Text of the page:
“... Should I or shouldn’t I exercise? That is the question!”
This is the rhetoric surrounding those suffering from the cold or flu, when contemplating whether or not to exercise.
A wise person once told me “if it’s below the neck and in the chest, take a rest.”
Basically, if the common cold strikes and it is contained above the neck, runny nose, tickly throat, then you can continue your exercise regime but consider lowering the intensity.
US researchers studied people who exhibited an upper respiratory tract infection or “head cold” over 10 days.
They compared people who exercised for 40 minutes every second day with people who didn’t exercise at all. They found no difference in symptoms at the end of the study, and that exercising with a minor cold did not alter the severity or duration of the illness.
Although if you’re chesty, or suffering fever, aches and pain, fatigue, it’s best to rest and avoid physical activity that will exacerbate your condition. Take a rest and progressively build up your exercise when you are feeling better.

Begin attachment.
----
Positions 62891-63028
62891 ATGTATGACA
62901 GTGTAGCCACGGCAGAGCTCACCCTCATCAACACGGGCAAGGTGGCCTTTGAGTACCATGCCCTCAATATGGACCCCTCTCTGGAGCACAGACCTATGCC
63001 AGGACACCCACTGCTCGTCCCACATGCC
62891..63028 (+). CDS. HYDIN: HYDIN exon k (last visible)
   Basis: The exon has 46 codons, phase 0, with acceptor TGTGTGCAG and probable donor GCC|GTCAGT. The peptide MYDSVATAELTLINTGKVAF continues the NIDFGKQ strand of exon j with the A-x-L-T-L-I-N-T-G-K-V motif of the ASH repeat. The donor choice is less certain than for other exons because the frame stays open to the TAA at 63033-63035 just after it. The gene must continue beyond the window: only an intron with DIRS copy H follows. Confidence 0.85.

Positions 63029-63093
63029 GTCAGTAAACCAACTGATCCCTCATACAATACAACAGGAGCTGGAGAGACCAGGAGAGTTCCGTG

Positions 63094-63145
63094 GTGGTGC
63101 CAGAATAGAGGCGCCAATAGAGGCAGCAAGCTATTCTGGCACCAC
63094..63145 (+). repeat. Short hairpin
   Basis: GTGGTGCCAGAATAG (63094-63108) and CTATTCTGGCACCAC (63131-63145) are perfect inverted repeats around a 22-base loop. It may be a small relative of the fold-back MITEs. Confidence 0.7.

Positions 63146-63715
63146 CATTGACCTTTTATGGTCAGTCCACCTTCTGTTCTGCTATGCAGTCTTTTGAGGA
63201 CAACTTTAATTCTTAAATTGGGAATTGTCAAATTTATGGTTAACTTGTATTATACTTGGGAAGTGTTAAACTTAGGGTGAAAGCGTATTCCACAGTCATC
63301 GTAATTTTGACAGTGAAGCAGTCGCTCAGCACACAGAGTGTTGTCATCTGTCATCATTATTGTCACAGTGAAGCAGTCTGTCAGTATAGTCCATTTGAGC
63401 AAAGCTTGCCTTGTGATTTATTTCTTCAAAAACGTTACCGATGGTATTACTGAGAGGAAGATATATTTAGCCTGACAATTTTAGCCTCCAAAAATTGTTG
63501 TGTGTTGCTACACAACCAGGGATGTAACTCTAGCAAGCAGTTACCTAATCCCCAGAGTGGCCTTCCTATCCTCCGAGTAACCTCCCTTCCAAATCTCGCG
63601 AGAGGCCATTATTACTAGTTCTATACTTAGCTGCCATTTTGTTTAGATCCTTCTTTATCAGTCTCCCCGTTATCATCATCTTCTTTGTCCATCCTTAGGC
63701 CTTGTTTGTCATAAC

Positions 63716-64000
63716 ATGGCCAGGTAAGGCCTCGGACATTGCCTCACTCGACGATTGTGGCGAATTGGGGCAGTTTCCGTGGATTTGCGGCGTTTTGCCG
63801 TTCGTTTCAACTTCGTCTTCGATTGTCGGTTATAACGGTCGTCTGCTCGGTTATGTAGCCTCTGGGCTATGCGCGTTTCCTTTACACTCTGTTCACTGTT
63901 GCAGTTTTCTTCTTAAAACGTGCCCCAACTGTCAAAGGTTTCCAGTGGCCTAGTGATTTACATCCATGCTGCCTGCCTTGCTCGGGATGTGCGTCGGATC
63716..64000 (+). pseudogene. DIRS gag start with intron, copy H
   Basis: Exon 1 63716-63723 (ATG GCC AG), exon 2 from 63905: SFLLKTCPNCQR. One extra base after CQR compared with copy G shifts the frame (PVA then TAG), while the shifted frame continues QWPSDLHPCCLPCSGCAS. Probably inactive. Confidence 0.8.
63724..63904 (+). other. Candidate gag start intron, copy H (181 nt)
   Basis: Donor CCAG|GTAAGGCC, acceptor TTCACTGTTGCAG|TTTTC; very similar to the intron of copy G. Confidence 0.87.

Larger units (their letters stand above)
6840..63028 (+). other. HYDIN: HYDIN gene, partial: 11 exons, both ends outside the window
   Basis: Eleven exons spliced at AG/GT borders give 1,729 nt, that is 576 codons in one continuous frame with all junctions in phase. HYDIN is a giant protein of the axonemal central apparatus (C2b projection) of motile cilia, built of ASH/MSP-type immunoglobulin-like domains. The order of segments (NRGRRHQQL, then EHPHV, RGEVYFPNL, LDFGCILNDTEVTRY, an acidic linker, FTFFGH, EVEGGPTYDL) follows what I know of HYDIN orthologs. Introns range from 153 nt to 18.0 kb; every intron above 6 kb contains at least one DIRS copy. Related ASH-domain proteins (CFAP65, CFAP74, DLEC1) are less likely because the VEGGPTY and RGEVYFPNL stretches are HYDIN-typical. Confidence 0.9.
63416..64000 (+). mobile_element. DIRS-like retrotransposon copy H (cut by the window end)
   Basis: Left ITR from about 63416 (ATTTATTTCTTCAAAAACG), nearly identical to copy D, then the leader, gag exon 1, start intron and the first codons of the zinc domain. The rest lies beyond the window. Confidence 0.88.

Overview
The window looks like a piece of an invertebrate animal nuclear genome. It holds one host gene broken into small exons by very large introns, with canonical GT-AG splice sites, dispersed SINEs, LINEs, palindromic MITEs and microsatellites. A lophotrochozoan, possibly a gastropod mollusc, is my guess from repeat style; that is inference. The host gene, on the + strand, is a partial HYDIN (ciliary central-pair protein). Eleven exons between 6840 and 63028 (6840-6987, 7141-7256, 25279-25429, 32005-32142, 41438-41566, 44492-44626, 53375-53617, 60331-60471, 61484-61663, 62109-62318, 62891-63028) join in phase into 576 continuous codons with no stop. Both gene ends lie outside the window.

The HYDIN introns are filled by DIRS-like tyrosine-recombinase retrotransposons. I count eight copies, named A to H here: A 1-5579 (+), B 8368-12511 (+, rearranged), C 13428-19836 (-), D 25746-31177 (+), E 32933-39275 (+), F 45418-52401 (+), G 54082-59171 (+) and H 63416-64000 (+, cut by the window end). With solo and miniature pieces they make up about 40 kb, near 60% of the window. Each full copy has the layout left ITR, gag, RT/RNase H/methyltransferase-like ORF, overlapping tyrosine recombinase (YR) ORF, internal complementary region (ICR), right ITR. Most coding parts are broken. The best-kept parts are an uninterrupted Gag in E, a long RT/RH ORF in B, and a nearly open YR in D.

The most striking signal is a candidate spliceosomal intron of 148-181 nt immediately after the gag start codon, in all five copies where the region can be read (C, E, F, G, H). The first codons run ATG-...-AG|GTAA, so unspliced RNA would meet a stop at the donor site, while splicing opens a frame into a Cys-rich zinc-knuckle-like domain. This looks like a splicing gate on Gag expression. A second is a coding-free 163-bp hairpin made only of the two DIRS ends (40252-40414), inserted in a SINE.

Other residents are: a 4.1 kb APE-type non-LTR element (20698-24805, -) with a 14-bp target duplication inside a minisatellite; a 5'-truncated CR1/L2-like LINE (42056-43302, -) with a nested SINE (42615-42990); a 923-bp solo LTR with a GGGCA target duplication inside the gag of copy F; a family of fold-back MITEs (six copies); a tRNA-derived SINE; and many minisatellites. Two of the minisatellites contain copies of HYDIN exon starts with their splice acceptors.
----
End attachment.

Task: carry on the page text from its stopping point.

Listen to your body, if you start your session and you feel ok as you warm up, continue on. Otherwise, take a break and recover.
But out of respect of others, maybe best avoid the gym if you feel cold or flu symptoms coming on, complete the session at home or take the dog for a walk.
Weidner TG, Cranston T, Schurr T, Kaminsky LA. The effect of exercise training on the severity and duration of a viral upper respiratory illness. Medicine & Science in Sports & Exercise. 1998; 30(11):1578-1583.